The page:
Sentence (linguistics)

sentencesentencesdeclarative sentence
As with all language expressions, sentences might contain function and content words and contain properties such as characteristic intonation and timing patterns.

Amusia

tone deaftone-deaftone deafness
Those with congenital amusia show impaired ability to discriminate, identify and imitate the intonation of the final words in sentences.
Those with congenital amusia show impaired performance on discrimination, identification and imitation of sentences with intonational differences in pitch direction in their final word.

Prosodic unit

intonation unitintonational phraseintonational phrases
The abbreviation IU is used and therefore the full form is often found as intonation unit, despite the fact that technically it is a unit of prosody rather than intonation, which is only one element of prosody.

Boundary tone

Boundary tone (linguistics)
The term was first introduced in a PhD thesis on English intonation by Mark Liberman in 1975 but without being developed further.

Greenlandic language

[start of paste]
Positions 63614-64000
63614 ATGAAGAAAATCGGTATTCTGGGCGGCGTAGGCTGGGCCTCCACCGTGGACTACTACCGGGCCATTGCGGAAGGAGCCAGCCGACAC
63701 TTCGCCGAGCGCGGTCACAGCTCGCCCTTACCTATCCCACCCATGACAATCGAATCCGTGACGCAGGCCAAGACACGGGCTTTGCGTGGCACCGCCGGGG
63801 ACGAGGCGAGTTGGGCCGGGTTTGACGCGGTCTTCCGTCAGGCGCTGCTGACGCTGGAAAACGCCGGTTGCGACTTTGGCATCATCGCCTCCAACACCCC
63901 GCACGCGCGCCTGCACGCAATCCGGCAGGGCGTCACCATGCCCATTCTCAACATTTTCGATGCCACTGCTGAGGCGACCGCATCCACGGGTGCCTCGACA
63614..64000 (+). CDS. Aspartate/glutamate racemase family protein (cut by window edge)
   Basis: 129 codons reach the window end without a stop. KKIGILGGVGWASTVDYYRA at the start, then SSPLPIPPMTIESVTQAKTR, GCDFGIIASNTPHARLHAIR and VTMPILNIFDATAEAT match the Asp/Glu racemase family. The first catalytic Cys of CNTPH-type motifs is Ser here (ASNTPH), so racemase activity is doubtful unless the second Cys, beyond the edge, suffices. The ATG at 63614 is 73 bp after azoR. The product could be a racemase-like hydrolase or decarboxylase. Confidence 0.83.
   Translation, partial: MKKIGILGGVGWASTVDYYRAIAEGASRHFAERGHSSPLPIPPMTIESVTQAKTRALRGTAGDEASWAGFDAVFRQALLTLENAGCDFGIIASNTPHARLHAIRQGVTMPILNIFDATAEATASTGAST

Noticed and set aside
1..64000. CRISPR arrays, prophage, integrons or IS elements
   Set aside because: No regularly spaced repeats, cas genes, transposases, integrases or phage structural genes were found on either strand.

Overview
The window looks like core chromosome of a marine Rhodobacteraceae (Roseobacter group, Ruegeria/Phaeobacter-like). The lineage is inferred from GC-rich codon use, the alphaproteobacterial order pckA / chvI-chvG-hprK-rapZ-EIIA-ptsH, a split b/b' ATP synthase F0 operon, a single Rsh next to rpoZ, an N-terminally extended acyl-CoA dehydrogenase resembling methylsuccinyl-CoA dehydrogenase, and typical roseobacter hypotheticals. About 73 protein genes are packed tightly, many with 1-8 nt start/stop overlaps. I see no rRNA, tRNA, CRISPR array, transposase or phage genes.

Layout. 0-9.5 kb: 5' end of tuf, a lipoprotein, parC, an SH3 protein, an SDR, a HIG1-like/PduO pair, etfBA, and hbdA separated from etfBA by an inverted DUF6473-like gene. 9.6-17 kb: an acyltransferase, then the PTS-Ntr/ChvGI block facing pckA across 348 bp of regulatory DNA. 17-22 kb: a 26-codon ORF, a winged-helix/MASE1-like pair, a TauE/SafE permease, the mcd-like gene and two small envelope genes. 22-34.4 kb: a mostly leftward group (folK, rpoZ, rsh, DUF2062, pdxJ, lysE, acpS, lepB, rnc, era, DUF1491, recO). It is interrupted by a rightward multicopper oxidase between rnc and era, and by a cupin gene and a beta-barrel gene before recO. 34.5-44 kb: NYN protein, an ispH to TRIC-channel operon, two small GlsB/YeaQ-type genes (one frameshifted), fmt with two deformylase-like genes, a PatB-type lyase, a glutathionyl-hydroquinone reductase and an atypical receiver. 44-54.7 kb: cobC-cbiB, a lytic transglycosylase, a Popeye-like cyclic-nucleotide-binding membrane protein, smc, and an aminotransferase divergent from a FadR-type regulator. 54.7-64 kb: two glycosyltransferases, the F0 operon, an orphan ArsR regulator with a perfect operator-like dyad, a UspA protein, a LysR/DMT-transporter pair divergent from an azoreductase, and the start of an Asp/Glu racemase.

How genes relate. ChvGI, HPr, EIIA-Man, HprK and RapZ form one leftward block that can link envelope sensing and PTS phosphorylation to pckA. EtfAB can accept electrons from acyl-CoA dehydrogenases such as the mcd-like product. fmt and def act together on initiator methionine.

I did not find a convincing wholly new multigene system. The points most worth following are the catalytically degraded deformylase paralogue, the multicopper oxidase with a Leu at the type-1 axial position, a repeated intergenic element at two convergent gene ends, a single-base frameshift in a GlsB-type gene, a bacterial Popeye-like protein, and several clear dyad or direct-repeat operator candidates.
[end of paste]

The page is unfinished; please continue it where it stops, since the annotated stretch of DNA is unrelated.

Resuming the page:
GreenlandicKalaallisutWest Greenlandic
Falling intonation is said to be used at the end of questions in some languages, including Hawaiian, Fijian, and Samoan and in Greenlandic.
Intonation is influenced by syllable weight: heavy syllables are pronounced in a way that may be perceived as stress.

Hawaiian Pidgin

Hawaiian Creole EnglishHawaiian CreolePidgin
It is also used in Hawaiian Creole English, presumably derived from Hawaiian.

Linguistics

linguistlinguisticlinguists
In linguistics, intonation is variation in spoken pitch when used, not for distinguishing words as sememes (a concept known as tone), but, rather, for a range of other functions such as indicating the attitudes and emotions of the speaker, signalling the difference between statements and questions, and between different types of questions, focusing attention on important elements of the spoken message and also helping to regulate conversational interaction.

Pitch (music)

pitchpitchestone
In linguistics, intonation is variation in spoken pitch when used, not for distinguishing words as sememes (a concept known as tone), but, rather, for a range of other functions such as indicating the attitudes and emotions of the speaker, signalling the difference between statements and questions, and between different types of questions, focusing attention on important elements of the spoken message and also helping to regulate conversational interaction.

Sememe

sememes
In linguistics, intonation is variation in spoken pitch when used, not for distinguishing words as sememes (a concept known as tone), but, rather, for a range of other functions such as indicating the attitudes and emotions of the speaker, signalling the difference between statements and questions, and between different types of questions, focusing attention on important elements of the spoken message and also helping to regulate conversational interaction.